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Wow, what good luck! Fallen tree stories? Here's mine.

Back in the '80s I was riding along Beach Drive in Rock Creek Park, Washington, DC. Suddenly, I heard a large crash right behind me. It shook the pavement. A big oak tree had just fallen over onto the road about a half block behind, as if when I passed, the tree decided to fall. It covered the road. The root was six feet high. I'd just escaped being squashed like a bug by 5 seconds. Fortunately there were no other people on the road. Recent rain had softened the ground. The roots couldn't hold. I felt truly blessed let me tell ya!
 

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a couple of years ago, I was picking up leaves from my neighbor's giant magnolia tree...heard a distinctive loud CRACK. looked up and down the street for the source of the noise, didn't see anything and took a step towards the next pile of leaves when a massive dark object passed immediately in front of my face.

the monster tree branch that almost took me out must have weighed several hundred pounds. would have squashed me like a bug if I'd been two feet further towards its impact point.
Did you take a break and have a few beers after that brush with death?

There was an old tree outside the apartment building that was half gone literally, dead limbs up the down land side, leaves on the up land side. It was hovering over the edge of a 4 foot drop, tenaciously held by roots on the up side only. A heavy wind could have toppled it over onto the building. The tree must have been 80 years old. The landlord got a crew to cut it down. A several hundred pound limb fell off another tree in the front yard, so Mexican pros cut it down, too. Tenants could have a card game on the top of the root left in the ground.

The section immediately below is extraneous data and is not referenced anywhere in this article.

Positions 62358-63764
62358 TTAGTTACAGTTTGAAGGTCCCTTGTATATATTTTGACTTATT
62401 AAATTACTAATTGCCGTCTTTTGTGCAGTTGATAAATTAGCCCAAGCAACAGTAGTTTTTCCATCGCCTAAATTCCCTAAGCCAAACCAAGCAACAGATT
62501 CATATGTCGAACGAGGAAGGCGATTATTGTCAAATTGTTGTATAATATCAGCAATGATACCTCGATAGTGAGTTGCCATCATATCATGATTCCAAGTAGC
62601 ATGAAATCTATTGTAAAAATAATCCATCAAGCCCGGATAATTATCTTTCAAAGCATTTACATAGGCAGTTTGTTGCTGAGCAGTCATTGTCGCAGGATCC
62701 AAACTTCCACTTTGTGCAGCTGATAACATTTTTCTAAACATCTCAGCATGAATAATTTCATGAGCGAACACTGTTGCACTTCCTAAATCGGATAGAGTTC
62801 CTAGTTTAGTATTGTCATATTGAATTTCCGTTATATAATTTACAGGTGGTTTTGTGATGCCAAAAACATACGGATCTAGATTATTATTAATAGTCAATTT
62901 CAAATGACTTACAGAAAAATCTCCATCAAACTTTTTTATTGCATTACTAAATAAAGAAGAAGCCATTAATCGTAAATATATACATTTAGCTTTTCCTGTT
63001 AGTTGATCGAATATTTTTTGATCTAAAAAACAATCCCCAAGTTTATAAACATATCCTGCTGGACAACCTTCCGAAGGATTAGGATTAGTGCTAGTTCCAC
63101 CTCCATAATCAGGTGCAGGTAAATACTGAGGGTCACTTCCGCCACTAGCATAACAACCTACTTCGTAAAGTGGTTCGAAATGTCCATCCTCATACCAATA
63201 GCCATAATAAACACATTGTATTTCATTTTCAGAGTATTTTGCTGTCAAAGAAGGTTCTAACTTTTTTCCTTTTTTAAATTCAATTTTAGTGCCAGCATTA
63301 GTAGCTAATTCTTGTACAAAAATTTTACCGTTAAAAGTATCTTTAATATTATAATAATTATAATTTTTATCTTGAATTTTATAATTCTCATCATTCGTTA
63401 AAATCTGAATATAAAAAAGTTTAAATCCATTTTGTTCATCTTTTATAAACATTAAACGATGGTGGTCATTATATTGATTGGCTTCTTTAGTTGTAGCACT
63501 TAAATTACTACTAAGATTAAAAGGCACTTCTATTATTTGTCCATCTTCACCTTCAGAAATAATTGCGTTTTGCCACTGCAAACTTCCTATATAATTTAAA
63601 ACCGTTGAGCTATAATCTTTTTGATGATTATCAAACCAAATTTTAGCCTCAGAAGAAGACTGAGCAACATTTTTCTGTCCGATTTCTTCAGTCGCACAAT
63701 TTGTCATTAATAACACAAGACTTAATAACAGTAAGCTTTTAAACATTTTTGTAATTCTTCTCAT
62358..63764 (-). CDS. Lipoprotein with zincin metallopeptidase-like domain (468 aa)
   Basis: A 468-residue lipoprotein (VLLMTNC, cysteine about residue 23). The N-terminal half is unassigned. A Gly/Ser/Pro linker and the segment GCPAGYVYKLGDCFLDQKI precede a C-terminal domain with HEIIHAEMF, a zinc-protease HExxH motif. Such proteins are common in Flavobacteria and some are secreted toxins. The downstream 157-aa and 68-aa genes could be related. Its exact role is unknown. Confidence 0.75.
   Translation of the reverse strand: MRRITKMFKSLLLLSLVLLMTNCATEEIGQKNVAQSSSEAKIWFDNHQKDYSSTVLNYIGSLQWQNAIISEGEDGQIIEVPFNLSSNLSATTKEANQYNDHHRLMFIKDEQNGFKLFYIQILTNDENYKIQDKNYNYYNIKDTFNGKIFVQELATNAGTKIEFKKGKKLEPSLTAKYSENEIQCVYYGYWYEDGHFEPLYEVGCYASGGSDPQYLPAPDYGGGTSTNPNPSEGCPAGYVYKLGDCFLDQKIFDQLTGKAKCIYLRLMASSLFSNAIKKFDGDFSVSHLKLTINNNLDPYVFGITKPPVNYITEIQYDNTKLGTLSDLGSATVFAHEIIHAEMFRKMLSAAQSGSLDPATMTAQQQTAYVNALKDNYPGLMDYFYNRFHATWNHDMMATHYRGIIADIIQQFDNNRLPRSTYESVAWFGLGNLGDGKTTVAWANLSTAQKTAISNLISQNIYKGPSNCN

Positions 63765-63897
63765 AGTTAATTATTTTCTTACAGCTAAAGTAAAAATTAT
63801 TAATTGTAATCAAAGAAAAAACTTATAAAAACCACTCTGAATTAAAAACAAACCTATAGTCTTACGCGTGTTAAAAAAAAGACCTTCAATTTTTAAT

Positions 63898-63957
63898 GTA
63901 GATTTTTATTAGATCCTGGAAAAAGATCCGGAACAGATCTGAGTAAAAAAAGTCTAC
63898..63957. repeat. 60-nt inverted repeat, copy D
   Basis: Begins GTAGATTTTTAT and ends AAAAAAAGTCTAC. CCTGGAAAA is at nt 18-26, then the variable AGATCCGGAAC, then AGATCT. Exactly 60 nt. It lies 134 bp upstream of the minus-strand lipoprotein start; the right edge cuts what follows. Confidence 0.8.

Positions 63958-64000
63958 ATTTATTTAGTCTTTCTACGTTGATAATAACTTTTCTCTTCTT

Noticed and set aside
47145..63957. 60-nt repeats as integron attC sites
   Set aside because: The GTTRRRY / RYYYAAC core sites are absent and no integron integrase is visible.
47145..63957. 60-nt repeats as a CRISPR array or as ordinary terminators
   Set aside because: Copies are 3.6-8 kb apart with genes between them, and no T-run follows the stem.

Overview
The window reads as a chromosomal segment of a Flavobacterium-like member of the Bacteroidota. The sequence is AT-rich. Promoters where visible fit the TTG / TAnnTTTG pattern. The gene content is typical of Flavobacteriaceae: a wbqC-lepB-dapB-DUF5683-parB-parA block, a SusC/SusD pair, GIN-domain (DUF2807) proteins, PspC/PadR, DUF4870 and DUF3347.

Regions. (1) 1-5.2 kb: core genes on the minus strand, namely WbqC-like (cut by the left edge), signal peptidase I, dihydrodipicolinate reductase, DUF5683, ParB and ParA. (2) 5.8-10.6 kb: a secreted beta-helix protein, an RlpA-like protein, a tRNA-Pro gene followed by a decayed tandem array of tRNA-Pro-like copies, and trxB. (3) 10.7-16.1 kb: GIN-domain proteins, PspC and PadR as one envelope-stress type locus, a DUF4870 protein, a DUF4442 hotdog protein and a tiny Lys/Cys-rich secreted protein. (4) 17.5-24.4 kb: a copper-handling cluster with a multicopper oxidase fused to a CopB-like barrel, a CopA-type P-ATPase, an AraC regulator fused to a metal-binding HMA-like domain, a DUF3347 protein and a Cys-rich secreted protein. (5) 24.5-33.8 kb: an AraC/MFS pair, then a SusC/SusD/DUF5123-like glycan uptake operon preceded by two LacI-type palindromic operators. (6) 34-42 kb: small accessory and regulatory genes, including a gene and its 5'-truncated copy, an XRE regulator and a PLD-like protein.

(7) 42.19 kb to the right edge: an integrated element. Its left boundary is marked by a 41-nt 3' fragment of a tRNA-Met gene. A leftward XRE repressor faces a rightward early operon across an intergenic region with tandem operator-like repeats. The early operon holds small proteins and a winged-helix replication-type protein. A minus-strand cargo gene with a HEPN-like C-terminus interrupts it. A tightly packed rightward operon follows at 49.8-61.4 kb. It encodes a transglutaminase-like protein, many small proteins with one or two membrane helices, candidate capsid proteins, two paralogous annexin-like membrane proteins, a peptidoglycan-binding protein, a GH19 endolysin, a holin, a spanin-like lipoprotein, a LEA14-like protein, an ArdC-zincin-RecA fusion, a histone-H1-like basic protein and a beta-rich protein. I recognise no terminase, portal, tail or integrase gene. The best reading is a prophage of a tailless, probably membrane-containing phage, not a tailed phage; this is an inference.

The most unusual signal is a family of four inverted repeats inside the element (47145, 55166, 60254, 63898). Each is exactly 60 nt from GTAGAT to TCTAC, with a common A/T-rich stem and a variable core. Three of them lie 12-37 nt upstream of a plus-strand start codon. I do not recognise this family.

Every time a rain storm passes through, a couple of these big old trees finally fall. They're beloved in DC, a city of houses pretty much over its whole history. Very had to asses when the tree in the yard is ready give it up. Those big trees so nicely shade in the hot summer and break the cold breezes in winter. Residents don't want to give them up.
 

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Could those dead trees be the consequence of drought? Lots of dry underbrush like that is what fuels those wildfires. Trees cracking overhead would sure spook you, wouldn't it?
 

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Yes, some of the trees dying of drought but many of the oaks are victims of "Sudden Oak Death" (SOD) which is caused by Phytophthora ramorum, a water mold pathogen . Likely this pathogen has been around for millions of years and in pre-contact days, the local Ohlone peoples maintained the local forests by thinning, controlled burns, etc. They kept out host species like the California Bay Laurel and this limited the spread of this pathogen that needs contact in the soil to spread. Acorns were a major food source, so keeping competitive species away from oak trees made them more productive, likewise keeping the forest floor thinned out made hunting more productive as well.

However, in modern times, almost nothing is allowed to be done in the forests. Controlled burns are non-existant, removing wood from an SOD afflicted area is akin to transporting nuclear waste with the permits involved, so nothing is ever removed. If a land owner tries to do something like that now, some group will "discover" a threatened species of some sort that will be endangered by the project. Even though that same species survived millenia of the same sort of activity being done by the native population.

I was back up to this area yesterday and all the fallen trees have been cut up and shoved to the side of the road. Every year, more dead wood piles up on the forest floor, all in the name of "protecting the forest".
Wow, very ironic! Critics, Trump being one, have asserted thinning out the forests, including controlled burns, would be the way to prevent these huge wildfires decimating so much of western states. They're met with stern denials by guilt ridden religious ecologists awaiting the end times.
 
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